Climate ChangeEconomy

A ground-breaking agreement to end deforestation in West Africa has been signed at the COP23 climate talks in Bonn.


Original post on Ethical Corporation

Barry Parkin, who is chief sustainability officer of Mars, Inc, and chairman of the World Cocoa Foundation, said in an interview with Ethical Corporation that the agreement, signed between 21 companies and the world’s biggest cocoa-producing countries, Côte d’Ivoire and Ghana, is unprecedented.

“Those two countries account for around 60% of the world’s cocoa. The key here is having the governments and industry working on this. That is unique. I don’t think it has really happened in any other commodity, so we are breaking new ground here.”

The Cocoa & Forests Initiative is the result of a meeting convened by the Prince of Wales in March, where 12 companies in the cocoa supply chain, including Cargill, Olam, Ferrero, Mondelēz International, The Hershey Company and Nestlé, met with government ministers from Côte d’Ivoire and Ghana and signed a statement of intent to come up with a framework for action in time for this week’s climate summit in Bonn. Signatories to the Cocoa & Forests Initiative have since grown to 35 companies, representing more than 80% of the world’s cocoa users, though only 21 have so far signed the frameworks.

Central to the frameworks is a commitment to no further conversion of any forest land for cocoa production and stronger enforcement of national forest policies.  It will also restore forests that have been degraded from illegal cocoa planting as well as from other commodities such as palm oil and mining, which has caused Cote D’Ivoire’s forest cover to fall from 12m hectares to less than 3m ha since 1960.

One of the biggest challenges will be developing alternative livelihoods for affected smallholder farmers, Parkin said.  “This is not just an environmental issue. It’s a social, economic and environmental issue rolled into one. It will be extremely challenging to solve, because there are hundreds of thousands of people living in communities in those protected forests, and we need to develop a plan that tackles both the environmental and social issues together.”

The frameworks signed with both countries both call for what the World Cocoa Foundation describes as the sustainable intensification of cocoa production, doubling the amount of cocoa that will be grown on each hectare of land. At the same time, single-crop cocoa plantations will be replaced with a model that intercrops cocoa with a mix of shade crops, hardwood trees, and other cash crops, providing smallholder farmers a second source of income, boosting food security and nutrition for communities, and improving the health of the soil so that it sequesters carbon, Parkin said. This addresses the second Sustainable Development Goal, on ending hunger and improving nutrition, head on.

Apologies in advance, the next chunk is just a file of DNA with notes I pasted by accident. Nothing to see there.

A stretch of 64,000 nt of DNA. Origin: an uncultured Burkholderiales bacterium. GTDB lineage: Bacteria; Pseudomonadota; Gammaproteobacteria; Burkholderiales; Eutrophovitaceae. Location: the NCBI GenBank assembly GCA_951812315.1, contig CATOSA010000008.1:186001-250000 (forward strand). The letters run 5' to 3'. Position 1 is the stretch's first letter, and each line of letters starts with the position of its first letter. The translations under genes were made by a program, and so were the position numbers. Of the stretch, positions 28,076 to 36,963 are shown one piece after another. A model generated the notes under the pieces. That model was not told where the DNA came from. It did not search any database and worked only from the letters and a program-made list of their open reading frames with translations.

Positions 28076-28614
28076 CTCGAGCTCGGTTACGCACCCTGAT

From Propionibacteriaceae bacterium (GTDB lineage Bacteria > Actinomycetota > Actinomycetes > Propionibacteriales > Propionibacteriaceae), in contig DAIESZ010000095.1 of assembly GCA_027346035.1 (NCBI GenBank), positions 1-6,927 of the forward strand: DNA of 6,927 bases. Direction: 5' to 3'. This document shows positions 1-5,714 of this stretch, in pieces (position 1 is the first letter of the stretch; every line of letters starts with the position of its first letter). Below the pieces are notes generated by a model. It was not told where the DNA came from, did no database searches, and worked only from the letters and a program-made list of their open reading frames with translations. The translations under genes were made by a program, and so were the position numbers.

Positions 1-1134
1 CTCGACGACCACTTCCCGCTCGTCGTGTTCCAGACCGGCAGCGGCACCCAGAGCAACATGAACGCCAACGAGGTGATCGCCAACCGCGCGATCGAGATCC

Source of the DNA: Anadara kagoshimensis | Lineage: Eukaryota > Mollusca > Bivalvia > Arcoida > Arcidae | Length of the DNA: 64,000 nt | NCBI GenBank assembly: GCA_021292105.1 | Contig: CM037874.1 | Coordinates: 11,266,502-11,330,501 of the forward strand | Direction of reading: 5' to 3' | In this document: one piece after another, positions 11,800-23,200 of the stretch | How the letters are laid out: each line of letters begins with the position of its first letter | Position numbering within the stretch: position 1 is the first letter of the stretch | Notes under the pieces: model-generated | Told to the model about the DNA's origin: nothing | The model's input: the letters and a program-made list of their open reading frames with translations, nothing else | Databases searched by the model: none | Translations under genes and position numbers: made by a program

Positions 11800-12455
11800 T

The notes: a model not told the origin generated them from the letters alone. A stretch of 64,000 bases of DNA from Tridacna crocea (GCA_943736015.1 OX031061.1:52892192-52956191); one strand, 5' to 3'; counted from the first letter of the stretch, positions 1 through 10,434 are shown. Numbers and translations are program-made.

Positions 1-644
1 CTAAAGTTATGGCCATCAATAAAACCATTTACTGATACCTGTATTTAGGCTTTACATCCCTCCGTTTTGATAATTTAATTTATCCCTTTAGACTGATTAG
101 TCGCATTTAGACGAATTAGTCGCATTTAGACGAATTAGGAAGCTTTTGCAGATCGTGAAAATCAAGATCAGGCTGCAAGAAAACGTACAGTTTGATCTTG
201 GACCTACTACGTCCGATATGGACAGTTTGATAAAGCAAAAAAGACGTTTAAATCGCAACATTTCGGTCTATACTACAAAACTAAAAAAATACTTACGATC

Importantly for the world, there are also significant climate benefits.  “There is three times as much carbon protected in agricultural soil as the air,” Parkin said. “This is a massive vehicle of change. Rather than seeing smallholder farmers as the bad guys who went into the forest and chopped down trees to grow crops and denuded the soil of nutrients, the opportunity is to see smallholder farmers as the heroes of climate action.”

This is an approach that is already yielding results in Côte D’Ivoire, where Mars is working with its supplier Barry Callebout through the Livelihoods Fund for Family Farming to end cocoa monoculture and at least double the incomes of smallholder farmers. Mars is focusing on the one million smallholders who produce its ingredients in its $1bn Sustainable in a Generation sustainability plan, which aims to cut two-thirds of the CO2 in its entire value chain by 2050.

“I was in Côte D’Ivoire two weeks ago and saw one of our first programmes in this area. We’ve had 600 farmers plant half a hectare of land at a time with this mixed agriculture, and it’s fantastic. We saw maize growing 2 metres high, cocoa planted in absolutely straight rows instead of a monocrop of out-of-control dense canopy. … These farmers are now sequestering carbon both in improved management of the soil and in the trees that they are planting.”

As well as the promoting agro-forestry practices, the chocolate and cocoa industry will put in place verifiable monitoring systems for traceability from farm to the first purchase point for their own purchases of cocoa, working with the governments to ensure an effective national framework for traceability for all traders in the supply chain.

Civil society groups hailed the agreements and promised their support. Nigel Sizer, president of the Rainforest Alliance, said certification programmes by Rainforest Alliance, UTZ, and the Fairtrade Foundation will be able to help verify the cocoa industry’s progress on ending deforestation and give confidence to consumers. “We are ready to roll up our sleeves and with our team on the ground help with the challenging work ahead with communities, farmers and companies.”

Marco Albani, director of the Tropical Forest Alliance 2020, said his organisation also stood ready to support the effort: “Sustainable intensification of smallholders’ estate crops like cocoa is a huge opportunity for delivering sustainable development at the forest frontier, and a collaboration between business, government and civil society is critical for capturing it at scale.”


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